Dozens of activists in Thailand's capital Bangkok are demonstrating after two students were sentenced on 23 February, 2015, to two and a half years in jail for insulting the monarchy during a university play.
The students were arrested as the country's lese-majeste law, or "injured majesty" law, bans people from insulting and offending "the King, Queen, the Heir-apparent or the Regent."
The law, introduced in 1908, can be used to sentence culprits to jail terms of up to 15 years.
Patiwat Saraiyaem, 23, and Porntip Mankong, 26, were arrested in August 2014 for putting on a satirical play at Bangkok's Thammasat University, Reuters reported.
They were initially sentenced by Bangkok's Criminal Court to five years in prison, but the judge later reduced the sentence by half as they confessed.
Porntip, who directed the play The Wolf Bride, said she was not afraid of prison.
"I've learned many things - dancing, playing music and I've made many friends," she told reporters before the verdict, referring to her time in detention since her arrest.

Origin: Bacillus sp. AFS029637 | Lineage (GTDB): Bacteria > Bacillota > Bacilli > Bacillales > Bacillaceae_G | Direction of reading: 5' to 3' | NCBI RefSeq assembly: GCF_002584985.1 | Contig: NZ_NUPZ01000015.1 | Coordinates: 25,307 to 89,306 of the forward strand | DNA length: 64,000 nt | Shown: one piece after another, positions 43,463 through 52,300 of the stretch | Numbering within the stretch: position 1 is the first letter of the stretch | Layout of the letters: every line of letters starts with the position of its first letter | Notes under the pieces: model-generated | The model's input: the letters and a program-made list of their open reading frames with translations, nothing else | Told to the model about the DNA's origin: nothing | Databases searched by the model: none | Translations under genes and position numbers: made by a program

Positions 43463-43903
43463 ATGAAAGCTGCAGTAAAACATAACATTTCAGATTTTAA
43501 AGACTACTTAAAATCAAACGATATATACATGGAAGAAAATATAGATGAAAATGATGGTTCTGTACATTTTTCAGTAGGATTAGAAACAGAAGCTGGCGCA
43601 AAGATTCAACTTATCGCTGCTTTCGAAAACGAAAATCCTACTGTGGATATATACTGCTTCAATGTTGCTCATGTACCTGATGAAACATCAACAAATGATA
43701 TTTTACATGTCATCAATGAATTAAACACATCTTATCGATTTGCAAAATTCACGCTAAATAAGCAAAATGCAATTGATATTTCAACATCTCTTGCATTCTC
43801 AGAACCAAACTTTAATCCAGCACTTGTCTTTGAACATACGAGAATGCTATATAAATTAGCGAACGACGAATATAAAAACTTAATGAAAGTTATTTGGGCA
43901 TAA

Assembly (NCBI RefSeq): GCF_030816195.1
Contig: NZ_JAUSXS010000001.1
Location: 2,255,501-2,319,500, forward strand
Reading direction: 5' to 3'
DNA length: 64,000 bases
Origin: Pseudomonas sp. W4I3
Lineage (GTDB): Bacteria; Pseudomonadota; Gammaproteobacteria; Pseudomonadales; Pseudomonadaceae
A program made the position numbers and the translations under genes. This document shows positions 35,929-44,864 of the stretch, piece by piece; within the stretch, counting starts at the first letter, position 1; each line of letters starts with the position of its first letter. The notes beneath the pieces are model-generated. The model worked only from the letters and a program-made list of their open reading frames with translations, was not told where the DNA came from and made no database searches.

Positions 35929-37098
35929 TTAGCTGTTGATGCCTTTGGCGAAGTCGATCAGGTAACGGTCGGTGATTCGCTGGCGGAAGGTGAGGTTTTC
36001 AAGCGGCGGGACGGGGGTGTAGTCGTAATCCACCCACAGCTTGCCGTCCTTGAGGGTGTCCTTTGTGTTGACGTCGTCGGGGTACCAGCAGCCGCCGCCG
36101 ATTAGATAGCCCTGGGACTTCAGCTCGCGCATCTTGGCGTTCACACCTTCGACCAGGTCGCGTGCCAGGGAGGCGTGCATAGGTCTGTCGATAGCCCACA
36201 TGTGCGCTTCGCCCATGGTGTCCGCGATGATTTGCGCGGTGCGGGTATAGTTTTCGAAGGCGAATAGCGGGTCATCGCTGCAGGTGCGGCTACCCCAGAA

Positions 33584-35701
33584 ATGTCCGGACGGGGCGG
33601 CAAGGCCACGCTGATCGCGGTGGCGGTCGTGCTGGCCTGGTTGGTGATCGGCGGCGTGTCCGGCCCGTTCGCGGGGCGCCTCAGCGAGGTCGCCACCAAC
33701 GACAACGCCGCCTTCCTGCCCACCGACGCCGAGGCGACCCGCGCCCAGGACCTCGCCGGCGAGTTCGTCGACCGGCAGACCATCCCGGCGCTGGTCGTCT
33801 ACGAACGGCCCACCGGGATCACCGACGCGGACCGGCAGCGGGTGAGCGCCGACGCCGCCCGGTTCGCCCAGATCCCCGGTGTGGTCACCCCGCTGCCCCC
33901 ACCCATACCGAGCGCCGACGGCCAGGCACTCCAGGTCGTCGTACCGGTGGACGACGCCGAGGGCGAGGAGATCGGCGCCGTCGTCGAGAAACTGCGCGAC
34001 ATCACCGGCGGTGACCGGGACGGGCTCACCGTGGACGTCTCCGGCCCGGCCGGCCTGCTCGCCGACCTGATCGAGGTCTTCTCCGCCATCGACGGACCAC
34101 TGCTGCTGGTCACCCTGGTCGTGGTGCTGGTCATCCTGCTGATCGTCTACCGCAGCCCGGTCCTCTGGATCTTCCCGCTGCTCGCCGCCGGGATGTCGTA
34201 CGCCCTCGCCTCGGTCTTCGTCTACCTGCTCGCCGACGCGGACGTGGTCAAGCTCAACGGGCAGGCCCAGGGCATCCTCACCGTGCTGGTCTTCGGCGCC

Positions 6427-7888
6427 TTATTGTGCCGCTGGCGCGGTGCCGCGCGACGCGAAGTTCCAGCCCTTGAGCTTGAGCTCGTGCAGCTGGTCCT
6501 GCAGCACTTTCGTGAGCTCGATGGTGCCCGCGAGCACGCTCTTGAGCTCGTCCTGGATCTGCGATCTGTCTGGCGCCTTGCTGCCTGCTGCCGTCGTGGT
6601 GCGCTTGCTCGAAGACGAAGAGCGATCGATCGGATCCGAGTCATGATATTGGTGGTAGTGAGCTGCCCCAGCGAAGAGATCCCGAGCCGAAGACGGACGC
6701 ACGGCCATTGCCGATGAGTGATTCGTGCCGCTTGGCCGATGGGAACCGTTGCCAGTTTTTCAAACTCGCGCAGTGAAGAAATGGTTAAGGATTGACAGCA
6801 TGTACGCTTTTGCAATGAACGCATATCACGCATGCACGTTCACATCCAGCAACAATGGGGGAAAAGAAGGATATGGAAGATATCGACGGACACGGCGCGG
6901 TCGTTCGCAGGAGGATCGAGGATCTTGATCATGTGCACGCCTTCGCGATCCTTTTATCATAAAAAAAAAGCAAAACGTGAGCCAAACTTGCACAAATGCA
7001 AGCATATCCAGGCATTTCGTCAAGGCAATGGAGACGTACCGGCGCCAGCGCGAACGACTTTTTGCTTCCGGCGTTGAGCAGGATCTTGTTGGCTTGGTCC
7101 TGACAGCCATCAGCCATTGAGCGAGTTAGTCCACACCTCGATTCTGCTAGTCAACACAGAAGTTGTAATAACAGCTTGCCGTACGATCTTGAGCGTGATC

Around 40 students gathered outside the court to protest against the ruling. The demonstrators wore T-shirts reading "We are friends" in Thai and English.
Porntip's mother, Nuan Mangkong, told reporters the pair would not appeal: "We want this matter over."
Lese-majeste charges have increased in the country since martial law was imposed in May 2014 following a military coup led by General Prayuth Chan-ocha.
During martial law, the army may use force to suppress violence, enforce curfews and censor information. The military coup occurred after months of clashes between government and opposition protesters.
Tensions had been escalating in Thailand since 2006 when the then prime minister Thaksin Shinawatra was ousted in another military coup, which sparked violent anti-government protests.
The latest erupted at the end of 2013 when protestors blockaded streets in the capital.